When buying shares in companies which have delivered disappointing share price performance, seeking a wide margin of safety is crucial. Not only does it provide a lower risk profile for an investor, it also means that the potential rewards on offer may be high. Certainly, there is scope for continued volatility and disappointment with any recovery stock in the near term. But in the long run they can perform exceptionally well. Here are two shares which seem to offer stunning long-term growth potential.
Reporting on Tuesday was oil and gas producer Nostrum (LSE: NOG). The company’s half-year results showed it is making progress with its strategy. Revenue increased from $163.5m in the first half of 2016 to $210m in the same period of the current year. Its net operating cash flow of $118.5m was a major improvement on the $78.9m from the prior year. Its transport per barrel of oil equivalent cost was further cut to $5 from $5.30 last year, which shows the business has the potential to become increasingly efficient over the medium term.
Nostrum’s average daily production for the six-month period was 46,685 barrels of oil equivalent. It has been able to deliver a successful new bond issuance, while its construction of the third Gas Treatment Unity continues to be in line with guidance. This is due to complete before the end of 2017.
With Nostrum having recorded a share price fall of 24% in the last three months, it has clearly been a difficult period for the company’s investors. Looking ahead, more volatility could be present due to the uncertainty regarding the oil price. However, with the company performing well from an operational standpoint, it could produce high capital returns. That’s especially the case since it trades on a price-to-earnings growth (PEG) ratio of just 0.1. This suggests a wide margin of safety is currently on offer.
Also posting significant losses for investors in the last three months has been pharmaceutical company Shire (LSE: SHP). Its news flow has been somewhat disappointing and management changes seem to have affected investor sentiment to at least some degree. In the short run, there is the potential for further volatility in the company’s share price. However, in the long run its tie-up with Baxalta could lead to a more profitable business which is worthy of a considerably higher valuation.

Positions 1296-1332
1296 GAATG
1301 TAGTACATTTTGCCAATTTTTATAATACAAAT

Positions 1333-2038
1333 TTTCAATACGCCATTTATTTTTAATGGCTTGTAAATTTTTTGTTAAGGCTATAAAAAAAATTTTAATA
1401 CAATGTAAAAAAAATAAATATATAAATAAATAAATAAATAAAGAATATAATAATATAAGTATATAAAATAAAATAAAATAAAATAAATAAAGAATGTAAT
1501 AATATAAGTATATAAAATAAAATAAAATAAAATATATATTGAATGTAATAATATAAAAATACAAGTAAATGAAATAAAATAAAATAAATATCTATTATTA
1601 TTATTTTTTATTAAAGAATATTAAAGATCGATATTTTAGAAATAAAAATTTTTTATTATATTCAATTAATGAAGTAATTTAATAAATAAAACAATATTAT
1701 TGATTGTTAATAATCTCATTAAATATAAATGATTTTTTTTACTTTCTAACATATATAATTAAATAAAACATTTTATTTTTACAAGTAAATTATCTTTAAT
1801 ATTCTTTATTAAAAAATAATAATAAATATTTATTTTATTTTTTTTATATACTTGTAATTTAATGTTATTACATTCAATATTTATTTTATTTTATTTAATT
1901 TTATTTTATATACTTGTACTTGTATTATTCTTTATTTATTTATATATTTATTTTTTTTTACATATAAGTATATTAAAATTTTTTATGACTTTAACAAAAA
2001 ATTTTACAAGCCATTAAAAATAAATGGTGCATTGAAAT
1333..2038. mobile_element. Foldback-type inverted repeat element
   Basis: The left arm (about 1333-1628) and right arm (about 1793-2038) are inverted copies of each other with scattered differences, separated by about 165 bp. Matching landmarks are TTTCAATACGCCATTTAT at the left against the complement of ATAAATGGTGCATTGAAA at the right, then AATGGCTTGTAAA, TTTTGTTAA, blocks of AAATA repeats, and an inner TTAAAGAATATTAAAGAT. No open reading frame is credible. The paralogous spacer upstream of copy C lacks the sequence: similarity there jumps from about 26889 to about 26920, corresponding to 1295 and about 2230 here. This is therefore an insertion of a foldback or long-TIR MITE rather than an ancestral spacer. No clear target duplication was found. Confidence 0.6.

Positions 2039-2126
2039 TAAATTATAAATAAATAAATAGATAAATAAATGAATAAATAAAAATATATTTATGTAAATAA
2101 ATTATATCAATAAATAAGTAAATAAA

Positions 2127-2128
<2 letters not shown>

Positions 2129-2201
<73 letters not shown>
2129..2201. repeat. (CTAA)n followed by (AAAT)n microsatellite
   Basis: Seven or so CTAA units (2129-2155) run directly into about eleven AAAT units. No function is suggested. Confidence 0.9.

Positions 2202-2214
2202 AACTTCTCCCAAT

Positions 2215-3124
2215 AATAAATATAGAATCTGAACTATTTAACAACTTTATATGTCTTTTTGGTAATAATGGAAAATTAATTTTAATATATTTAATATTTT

Next year, Shire is forecast to report a rise in its bottom line of 9%. Since it trades on a price-to-earnings (P/E) ratio of just 9.8, this means it has a price-to-earnings growth (PEG) ratio of only 1.1. As such, there is obvious scope for an upward re-rating. Given the strength of its pipeline and the potential synergies from the recent merger, its overall outlook is relatively positive. Within an industry which may become more important among investors due to its low positive correlation to the wider economy, now could be the perfect time to buy Shire.
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Peter Stephens has no position in any of the shares mentioned. The Motley Fool UK has recommended Shire. Views expressed on the companies mentioned in this article are those of the writer and therefore may differ from the official recommendations we make in our subscription services such as Share Advisor, Hidden Winners and Pro. Here at The Motley Fool we believe that considering a diverse range of insights makes